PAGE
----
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HONG KONG—A schoolteacher that upbraided Hong Kong’s police for failing to protect Falun Gong practitioners being besieged in the street on July 14 by a Chinese Communist Party front group has received an outpouring of support after pro-CCP media attacked her.
A video of Lam Wai Sze arguing with police went viral after it was posted online on July 25. However, it had been doctored and made to present the teacher as the aggressor, and was posted on the website of Oriental Sunday, a pro-Chinese Communist Party magazine in Hong Kong.
More complete footage showed that the schoolteacher’s intervention only came after the Hong Kong Youth Care Association, a front group associated with a Chinese Communist Party agency, began harassing Falun Gong practitioners.
Wearing a red dress and glasses, she spoke loudly to the police in Mong Kok, a shopping district in Hong Kong, while admonishing them with her index finger. Between pauses in her statements, several in the crowd clapped in support.
At one point during her speech she said: “Don’t think I won’t say it—you’re well aware of what the Communist Party does, such as daily trafficking in organs, and killing people to peddle their organs, which everyone in the world knows about.”
Her voice rising, she said, “You police are protecting these communist bandits?” Soon after, police threatened and yelled at the teacher.
All that was deleted from the video, titled “Violent Female Teacher Shouts at Police.”
Oriental Daily included a comment with the video praising the police for “calmly dealing with the teacher,” and denouncing her.
Yet despite the campaign to attack her, when the full story emerged Lam was given a robust defense by Hong Kong people concerned about the activities of the Youth Care Association, which is widely seen as a proxy for the Chinese Communist Party in Hong Kong.
Lei Yi Ling, a freelance writer, wrote in the Apple Daily that the incident and the doctored video was “another example of the Chinese Communist Party’s methods of slander.”
The Youth Care Association is known in Hong Kong as the group responsible for blanketing the city for 10 months with banners that slandered Falun Gong in language drawn from CCP propaganda, until the association was finally forced to take the banners down in April 2013.
Since June 2012, the association has continually harassed Falun Gong practitioners, sometimes violently, in the face of which the Hong Kong police have been passive, as they were on July 14.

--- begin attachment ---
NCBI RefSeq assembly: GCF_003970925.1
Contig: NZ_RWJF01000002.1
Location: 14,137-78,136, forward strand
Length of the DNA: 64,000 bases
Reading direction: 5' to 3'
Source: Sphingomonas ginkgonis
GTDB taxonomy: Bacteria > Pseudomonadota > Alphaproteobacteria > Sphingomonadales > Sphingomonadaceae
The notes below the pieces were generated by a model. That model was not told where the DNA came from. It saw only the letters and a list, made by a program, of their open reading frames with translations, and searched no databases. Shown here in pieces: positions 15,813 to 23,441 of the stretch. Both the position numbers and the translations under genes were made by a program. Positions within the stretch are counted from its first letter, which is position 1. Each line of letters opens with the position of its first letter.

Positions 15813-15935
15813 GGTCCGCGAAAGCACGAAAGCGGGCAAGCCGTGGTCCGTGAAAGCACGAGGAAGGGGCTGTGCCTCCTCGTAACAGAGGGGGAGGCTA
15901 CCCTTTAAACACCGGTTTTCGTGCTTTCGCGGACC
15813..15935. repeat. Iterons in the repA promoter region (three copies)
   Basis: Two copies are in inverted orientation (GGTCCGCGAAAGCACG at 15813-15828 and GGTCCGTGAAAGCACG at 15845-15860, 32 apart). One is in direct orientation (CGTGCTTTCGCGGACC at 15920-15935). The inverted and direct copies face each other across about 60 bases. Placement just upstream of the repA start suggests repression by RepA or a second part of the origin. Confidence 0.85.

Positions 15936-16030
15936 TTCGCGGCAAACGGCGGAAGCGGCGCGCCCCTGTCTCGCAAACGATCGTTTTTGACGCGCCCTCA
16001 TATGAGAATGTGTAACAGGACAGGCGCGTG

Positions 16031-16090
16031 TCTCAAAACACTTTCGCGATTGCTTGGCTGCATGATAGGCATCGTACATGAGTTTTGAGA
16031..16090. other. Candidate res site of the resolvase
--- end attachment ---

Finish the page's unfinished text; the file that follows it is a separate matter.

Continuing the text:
The Youth Care Association shares an office building and staff in Shenzhen with the 610 Office, a Party agency that oversees the persecution of Falun Gong in China, according to a Next Magazine report. The association’s leader is a Communist Party official from Jiangxi Province in mainland China.
“Hong Kong needs more teachers like Lam that teach compassion and truth, rather than communist brainwashing,” a netizen commented in a Chinese media report.
The chairman of the largest pro-democracy group in Hong Kong, the Hong Kong Alliance, Lee Cheuk Yan told the Epoch Times, “Hong Kong citizens should stand up in support of Lam and resist the Chinese Communist Party’s online slander.”
Lam’s family has also been forced to take a stand. “The Chinese Communist Party is trying to throw dirt on my daughter’s name,” said Lam Sam Sing, her father. “But even in the face of relentless pressure, and after our family’s picture was exposed online, I won’t back down. I fully support my daughter.”
“The Chinese communists aren’t as powerful as you may imagine. We just have to stand up to them,” said a radio station host, surnamed Ma, stating that despite Lam’s school having received over 900 emails denouncing her, a public event would be held every Sunday to promote freedom.
“If someone speaks up about an injustice, and then gets punished with slander, that’s not something Hong Kong people can accept,” called out one member of Orchid Gardening, an anti-communist group in Hong Kong, at an impromptu street protest at Mong Kok in support of the teacher. He added, “That’s the work of the Chinese Communist Party.”
Translation by Frank Fang. Ariel Tian contributed research. Written in English by Shannon Liao.